“Changes within a plus or minus five per cent range, that’s what we categorize as stable,” said Dharmesh Sisodraker, B.C. Assessment’s deputy assessor for the Vancouver Sea to Sky region, which takes in Vancouver and the North Shore all the way to Whistler.

Assessments, which are used by municipalities to set property taxes, tend to lag the overall market by the time they are released.

In east Vancouver, a typical detached house on a 33-foot lot saw an increase of 11.3 per cent, to $993,000.

In Vancouver Heights, typical detached home prices rose five per cent to $955,000.

“(Condominium) prices are still under pressure versus detached homes, mostly because there is so much (condominium) product on the market,” explained Ray Harris, president of the Real Estate Board of Greater Vancouver, and the increases in condo prices are “sporadic.”

In Metro Vancouver, demand for new condos has been in high-growth areas linked to rapid transit, such as the Marine Gateway development at Cambie and Marine in Vancouver or the Metrotown and Brentwood town centres in Burnaby.

“If a complex is in demand and there are not a lot of units in the market, you can get more of a lift,” Harris said.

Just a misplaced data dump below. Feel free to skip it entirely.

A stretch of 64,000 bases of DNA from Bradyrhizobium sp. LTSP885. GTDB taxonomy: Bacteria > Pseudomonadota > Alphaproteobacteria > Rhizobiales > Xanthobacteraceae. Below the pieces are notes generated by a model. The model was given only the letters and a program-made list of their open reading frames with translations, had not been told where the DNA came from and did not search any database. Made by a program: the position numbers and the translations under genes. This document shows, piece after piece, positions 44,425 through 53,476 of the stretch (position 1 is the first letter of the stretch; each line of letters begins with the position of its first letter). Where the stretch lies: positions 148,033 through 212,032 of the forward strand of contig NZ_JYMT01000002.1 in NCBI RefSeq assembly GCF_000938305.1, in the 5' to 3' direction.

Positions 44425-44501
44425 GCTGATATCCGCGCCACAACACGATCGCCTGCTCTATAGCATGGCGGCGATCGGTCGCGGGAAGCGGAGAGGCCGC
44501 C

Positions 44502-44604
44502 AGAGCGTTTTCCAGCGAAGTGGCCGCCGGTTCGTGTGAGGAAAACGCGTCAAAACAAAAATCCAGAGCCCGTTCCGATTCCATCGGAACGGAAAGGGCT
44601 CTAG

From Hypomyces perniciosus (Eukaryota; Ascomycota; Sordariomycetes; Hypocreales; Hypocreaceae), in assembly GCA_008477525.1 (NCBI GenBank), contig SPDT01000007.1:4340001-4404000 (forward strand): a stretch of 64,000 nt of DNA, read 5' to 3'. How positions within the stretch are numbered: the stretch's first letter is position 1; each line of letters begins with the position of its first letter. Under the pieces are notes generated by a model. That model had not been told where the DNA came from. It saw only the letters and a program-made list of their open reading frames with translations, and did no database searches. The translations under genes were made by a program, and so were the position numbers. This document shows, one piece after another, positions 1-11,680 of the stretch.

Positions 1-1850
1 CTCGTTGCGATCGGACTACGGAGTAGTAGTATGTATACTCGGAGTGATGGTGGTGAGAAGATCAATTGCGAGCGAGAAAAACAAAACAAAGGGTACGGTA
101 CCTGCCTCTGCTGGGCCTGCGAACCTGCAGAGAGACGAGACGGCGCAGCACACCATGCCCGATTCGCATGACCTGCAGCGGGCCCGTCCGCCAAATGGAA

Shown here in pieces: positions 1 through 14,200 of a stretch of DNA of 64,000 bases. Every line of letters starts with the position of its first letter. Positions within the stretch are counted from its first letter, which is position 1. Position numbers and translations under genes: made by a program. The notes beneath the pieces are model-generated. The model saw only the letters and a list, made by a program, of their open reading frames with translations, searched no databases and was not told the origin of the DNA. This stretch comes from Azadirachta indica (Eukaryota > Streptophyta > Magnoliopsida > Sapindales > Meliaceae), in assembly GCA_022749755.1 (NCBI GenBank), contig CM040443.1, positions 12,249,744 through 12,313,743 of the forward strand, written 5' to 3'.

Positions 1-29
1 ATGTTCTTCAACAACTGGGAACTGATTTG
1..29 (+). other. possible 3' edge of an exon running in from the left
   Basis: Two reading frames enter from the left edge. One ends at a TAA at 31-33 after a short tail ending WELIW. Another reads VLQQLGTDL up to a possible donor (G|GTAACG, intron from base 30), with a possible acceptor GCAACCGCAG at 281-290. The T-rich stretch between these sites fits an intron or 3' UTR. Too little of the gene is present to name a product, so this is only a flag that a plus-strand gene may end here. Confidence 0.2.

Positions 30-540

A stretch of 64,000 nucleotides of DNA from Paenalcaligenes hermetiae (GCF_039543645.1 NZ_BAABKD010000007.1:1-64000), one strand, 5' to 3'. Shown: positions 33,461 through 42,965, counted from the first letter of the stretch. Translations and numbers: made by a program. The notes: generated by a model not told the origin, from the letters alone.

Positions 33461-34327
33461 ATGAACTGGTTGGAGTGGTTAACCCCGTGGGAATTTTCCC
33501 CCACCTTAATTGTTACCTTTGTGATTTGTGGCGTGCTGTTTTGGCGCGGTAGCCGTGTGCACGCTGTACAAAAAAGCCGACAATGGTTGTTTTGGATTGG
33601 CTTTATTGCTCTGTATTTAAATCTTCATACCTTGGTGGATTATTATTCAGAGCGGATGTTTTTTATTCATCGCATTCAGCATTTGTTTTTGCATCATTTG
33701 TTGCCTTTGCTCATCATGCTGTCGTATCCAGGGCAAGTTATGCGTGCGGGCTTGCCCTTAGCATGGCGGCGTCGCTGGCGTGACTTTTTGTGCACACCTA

Suburbs such as Burnaby, Coquitlam and Port Moody — communities either on SkyTrain, or where SkyTrain is being built — are among those that have seen modest increases in the range of two to three per cent.

However, the gains weren’t shared equally and some spots still showed decreasing assessment values. B.C. Assessment cited an example at Simon Fraser University’s UniverCity development, where the assessed value of a two-bedroom highrise unit declined 2.5 per cent from 2014.

“There are a few pockets where values decreased slightly,” said Zina Weston, a deputy assessor for B.C. Assessment in its North Fraser region, which takes in the eastern suburbs closest to Vancouver.

“If there is a lot of building that comes on in a short period of time in a finite area, there might be some (downward) pressure on pricing,” Weston said.

Harris added that condo owners trying to re-sell are having a tougher time because developers are selling new units at lower prices than they would be if the market were stronger.

Condo values also declined in Fraser Valley suburbs from Langley to Chilliwack, where single-family home prices are in the reach of more buyers.

Dan Scarrow, a vice-president at Macdonald Realty in Vancouver, added that some municipalities are more encouraging to condo developers and “as a result of that, maybe some areas tend to get overbuilt.”